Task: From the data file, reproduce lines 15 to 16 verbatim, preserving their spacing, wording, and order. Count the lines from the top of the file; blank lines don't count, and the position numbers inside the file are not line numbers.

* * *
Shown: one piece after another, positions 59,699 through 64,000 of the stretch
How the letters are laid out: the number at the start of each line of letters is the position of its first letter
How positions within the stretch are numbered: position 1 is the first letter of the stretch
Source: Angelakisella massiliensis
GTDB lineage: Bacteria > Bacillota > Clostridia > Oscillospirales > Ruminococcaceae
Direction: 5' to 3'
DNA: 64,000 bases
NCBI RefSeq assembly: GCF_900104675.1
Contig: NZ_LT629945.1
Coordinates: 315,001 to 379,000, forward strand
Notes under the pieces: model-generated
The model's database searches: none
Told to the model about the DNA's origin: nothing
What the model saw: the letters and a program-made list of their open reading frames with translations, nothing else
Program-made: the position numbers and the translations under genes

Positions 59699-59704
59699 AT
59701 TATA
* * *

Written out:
Program-made: the position numbers and the translations under genes

Positions 59699-59704